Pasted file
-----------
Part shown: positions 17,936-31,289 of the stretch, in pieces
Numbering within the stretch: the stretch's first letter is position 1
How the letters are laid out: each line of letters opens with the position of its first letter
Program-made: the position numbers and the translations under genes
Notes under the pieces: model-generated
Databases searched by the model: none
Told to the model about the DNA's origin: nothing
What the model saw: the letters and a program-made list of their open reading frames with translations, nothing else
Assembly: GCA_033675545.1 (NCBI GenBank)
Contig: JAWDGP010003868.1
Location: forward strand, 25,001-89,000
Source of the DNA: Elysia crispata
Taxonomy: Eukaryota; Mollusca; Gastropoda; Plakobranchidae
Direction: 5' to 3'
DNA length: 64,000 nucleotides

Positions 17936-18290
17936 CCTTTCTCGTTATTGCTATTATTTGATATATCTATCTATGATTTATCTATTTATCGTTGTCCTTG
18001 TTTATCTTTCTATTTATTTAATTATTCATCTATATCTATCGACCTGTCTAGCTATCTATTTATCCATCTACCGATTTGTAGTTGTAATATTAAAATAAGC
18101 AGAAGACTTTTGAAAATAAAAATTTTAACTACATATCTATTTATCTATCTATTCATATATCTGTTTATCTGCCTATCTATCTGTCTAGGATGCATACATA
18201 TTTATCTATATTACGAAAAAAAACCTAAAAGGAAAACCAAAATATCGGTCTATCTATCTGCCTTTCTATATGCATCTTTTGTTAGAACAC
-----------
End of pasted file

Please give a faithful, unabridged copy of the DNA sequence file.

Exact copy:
Part shown: positions 17,936-31,289 of the stretch, in pieces
Numbering within the stretch: the stretch's first letter is position 1
How the letters are laid out: each line of letters opens with the position of its first letter
Program-made: the position numbers and the translations under genes
Notes under the pieces: model-generated
Databases searched by the model: none
Told to the model about the DNA's origin: nothing
What the model saw: the letters and a program-made list of their open reading frames with translations, nothing else
Assembly: GCA_033675545.1 (NCBI GenBank)
Contig: JAWDGP010003868.1
Location: forward strand, 25,001-89,000
Source of the DNA: Elysia crispata
Taxonomy: Eukaryota; Mollusca; Gastropoda; Plakobranchidae
Direction: 5' to 3'
DNA length: 64,000 nucleotides

Positions 17936-18290
17936 CCTTTCTCGTTATTGCTATTATTTGATATATCTATCTATGATTTATCTATTTATCGTTGTCCTTG
18001 TTTATCTTTCTATTTATTTAATTATTCATCTATATCTATCGACCTGTCTAGCTATCTATTTATCCATCTACCGATTTGTAGTTGTAATATTAAAATAAGC
18101 AGAAGACTTTTGAAAATAAAAATTTTAACTACATATCTATTTATCTATCTATTCATATATCTGTTTATCTGCCTATCTATCTGTCTAGGATGCATACATA
18201 TTTATCTATATTACGAAAAAAAACCTAAAAGGAAAACCAAAATATCGGTCTATCTATCTGCCTTTCTATATGCATCTTTTGTTAGAACAC